It's Rondo's world
And right now, Sam Cassell is saying all the right things. He's displaying the proper attitude, like a Massachusetts politician that's running for President, traveling to New York, and being extra careful not to mention how big a Red Sox fan he is. And in the process, may even let it be known that he's a "closet" Yankees fan.
That politician would be lying. And while it remains to be seen whether Cassell is doing the same with his politically correct tone during his first few days in Boston, one thing is clear: It's Rondo's team, not Cassell's.
Cassell cleared waivers on March 3 after being bought out by the Los Angeles Clippers, and wasted no time delaying the inevitable and signed with the Celtics. It was rumored to happen for months, and once Damon Stoudamire was bought out by the Memphis Grizzlies and chose San Antonio over Boston, it seemed like a guarantee, even after Cassell was ejected from a game against the Celtics earlier in the season for clotheslining Rondo from behind on Feb. 6 at the Garden.
Even then, it seemed like the perfect fit. A veteran point guard to run the offense when Rondo's on the bench. Cassell is a significant upgrade at the point from Eddie House and Tony Allen. House can shoot the three, and Allen is a ferocious defender, but neither is a true, reliable point guard capable of running a championship offense.
Cassell is proven in this league to be just that. He's won two NBA championships, both with the Houston Rockets in 1993-94 and 1994-95, his first two seasons in the NBA. Cassell was the backup point guard on both of those teams, and hasn't been back to the NBA Finals since his second title.
So while his arrival fills a necessary hole in the Celtics' roster, it doesn't mean Rondo is on the verge of losing his starting job. But you'll hear those throwback lifers call for Cassell to be on the floor over Rondo late in a close playoff game. You'll hear from those that remember Cassell's 31 points in 30 minutes in Game 2 of the 1995 NBA Finals against the Orlando Magic. They'll want to see more of Cassell down the stretch. They'll think that's why he's in Boston.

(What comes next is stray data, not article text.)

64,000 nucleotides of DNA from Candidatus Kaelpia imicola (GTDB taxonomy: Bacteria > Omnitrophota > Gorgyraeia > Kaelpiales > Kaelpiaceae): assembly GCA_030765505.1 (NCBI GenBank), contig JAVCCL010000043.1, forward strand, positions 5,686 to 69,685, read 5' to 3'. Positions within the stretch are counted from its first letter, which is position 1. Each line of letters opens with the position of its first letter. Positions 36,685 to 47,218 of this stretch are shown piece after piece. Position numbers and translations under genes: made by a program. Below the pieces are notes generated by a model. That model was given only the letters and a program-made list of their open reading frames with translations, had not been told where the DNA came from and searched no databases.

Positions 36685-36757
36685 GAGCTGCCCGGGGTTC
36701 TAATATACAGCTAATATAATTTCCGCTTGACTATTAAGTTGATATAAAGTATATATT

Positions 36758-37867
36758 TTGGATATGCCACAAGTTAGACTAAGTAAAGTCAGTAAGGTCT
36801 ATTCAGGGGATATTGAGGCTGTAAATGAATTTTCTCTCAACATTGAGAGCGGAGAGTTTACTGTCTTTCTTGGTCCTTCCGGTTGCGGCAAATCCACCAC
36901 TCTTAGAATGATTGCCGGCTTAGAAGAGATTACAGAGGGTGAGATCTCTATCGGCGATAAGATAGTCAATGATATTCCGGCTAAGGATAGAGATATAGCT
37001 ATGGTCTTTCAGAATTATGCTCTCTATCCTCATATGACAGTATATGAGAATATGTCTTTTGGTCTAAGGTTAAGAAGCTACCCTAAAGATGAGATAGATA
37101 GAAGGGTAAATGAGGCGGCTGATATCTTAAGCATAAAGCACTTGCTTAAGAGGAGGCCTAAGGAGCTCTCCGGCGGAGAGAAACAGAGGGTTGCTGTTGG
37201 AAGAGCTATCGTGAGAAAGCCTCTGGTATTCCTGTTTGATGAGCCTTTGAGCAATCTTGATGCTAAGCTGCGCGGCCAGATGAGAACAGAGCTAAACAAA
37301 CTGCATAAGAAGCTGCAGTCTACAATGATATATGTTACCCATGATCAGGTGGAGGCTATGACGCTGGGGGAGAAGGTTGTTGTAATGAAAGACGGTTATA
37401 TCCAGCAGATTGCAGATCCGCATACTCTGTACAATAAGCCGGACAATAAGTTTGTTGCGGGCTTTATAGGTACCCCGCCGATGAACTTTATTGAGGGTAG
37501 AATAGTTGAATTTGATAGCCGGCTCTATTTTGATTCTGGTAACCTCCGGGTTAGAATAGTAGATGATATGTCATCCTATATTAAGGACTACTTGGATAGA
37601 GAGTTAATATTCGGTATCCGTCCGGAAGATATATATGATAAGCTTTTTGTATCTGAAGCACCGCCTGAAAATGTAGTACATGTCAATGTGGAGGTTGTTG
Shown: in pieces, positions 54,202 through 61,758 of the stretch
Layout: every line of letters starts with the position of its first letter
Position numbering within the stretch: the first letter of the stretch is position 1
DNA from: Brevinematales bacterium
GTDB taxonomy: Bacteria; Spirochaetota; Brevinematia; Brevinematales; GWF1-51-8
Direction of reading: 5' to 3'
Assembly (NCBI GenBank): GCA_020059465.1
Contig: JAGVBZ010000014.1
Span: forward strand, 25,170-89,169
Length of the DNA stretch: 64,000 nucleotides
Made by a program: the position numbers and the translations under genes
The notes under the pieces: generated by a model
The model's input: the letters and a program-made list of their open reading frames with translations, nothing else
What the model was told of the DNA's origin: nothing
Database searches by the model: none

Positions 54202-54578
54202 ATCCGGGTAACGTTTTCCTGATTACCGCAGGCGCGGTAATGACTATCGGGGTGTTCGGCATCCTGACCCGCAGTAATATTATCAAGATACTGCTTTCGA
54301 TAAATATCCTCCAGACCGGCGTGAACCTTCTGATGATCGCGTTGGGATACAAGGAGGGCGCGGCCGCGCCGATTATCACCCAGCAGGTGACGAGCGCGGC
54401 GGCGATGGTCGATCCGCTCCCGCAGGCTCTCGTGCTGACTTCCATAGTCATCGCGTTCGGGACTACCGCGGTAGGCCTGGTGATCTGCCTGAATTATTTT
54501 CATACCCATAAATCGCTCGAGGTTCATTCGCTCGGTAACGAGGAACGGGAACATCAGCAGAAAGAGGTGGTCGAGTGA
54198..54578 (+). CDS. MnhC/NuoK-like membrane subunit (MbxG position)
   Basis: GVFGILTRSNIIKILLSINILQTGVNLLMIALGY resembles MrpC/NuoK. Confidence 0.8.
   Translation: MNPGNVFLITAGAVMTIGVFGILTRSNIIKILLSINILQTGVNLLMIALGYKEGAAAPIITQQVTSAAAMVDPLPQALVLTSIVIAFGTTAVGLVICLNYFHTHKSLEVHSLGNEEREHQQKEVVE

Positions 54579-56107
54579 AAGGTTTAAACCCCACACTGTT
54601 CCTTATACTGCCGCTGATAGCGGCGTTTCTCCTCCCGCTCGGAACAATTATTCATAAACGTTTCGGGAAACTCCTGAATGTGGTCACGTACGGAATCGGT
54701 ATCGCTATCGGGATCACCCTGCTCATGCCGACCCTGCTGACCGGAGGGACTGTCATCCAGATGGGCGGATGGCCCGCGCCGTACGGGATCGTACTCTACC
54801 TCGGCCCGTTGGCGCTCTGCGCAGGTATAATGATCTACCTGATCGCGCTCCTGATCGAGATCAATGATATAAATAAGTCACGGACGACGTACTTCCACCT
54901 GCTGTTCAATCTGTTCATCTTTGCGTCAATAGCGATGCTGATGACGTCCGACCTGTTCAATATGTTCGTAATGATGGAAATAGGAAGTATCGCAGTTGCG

It's those people that haven't done their homework as of late. Rondo has to be one of the most criticized point guards in the NBA, mainly because scouts have always been skeptical of his poor jump shooting. While that has greatly improved this season, it seems that everyone but those who cover the team realize just how special and important Rondo is to the Boston Celtics.
His numbers aren't staggering by any means: 10.5 points, 4.2 rebounds, and 5.2 assists per game. Chances are, you're not going to see him with his own sneaker company, or in a Gatorade commercial showing of his moves. But you will see him making life a lot easier for the new Big Three on a nightly basis.
Rondo doesn't put up Chris Paul-like scoring numbers. He doesn't have to. But Rondo has proven that if needed, he can.
Kevin Garnett missed nine games with an abdominal strain from Jan. 27 to Feb. 13. During those nine games, Rondo averaged 16 points and 7 rebounds per game, including two double-double games in arguably the biggest wins all season. He had 14 points and 12 rebounds in a 96-90 win over Dallas on Jan. 31, and had 12 assists and 11 rebounds (5 points) in a 98-90 win over San Antonio just 10 days later. Both game-changing performances were without the likes of Garnett.
In three of the first five games Garnett missed, Rondo scored 23, 20, and 24 points. Somebody had to pick up the slack, and Rondo showed his versatility in Garnett's absence. But nobody's asking Rondo to do that when the starting five is healthy. And when he doesn't put up those numbers, the critics speak.
Nobody's denying the impact Cassell will ave on this Celtics team. Even the biggest Rondo supporters know Cassell's service is needed to win a championship. It may even be the final piece to the puzzle. Nobody's denying he'll be great at his role, of backup point guard. And right now, Cassell seems to be at piece with that role. But he is an emotional player (see Rondo clothesline), and he knows he can still play.
So will there be a conflict? There shouldn't be. Rondo is the better player, and you stick to what got you here, whether Cassell likes it or not.
But the critics will speak again. They'll want Cassell to finish big games down the stretch. They'll want to see more of the 38-year-old veteran point guard who just had his best season in 2005-06 with 17.2 points and 6.3 assists per game. They'll want him for his rings. They'll want him for his experience.
But trust me, they'll change their minds by June.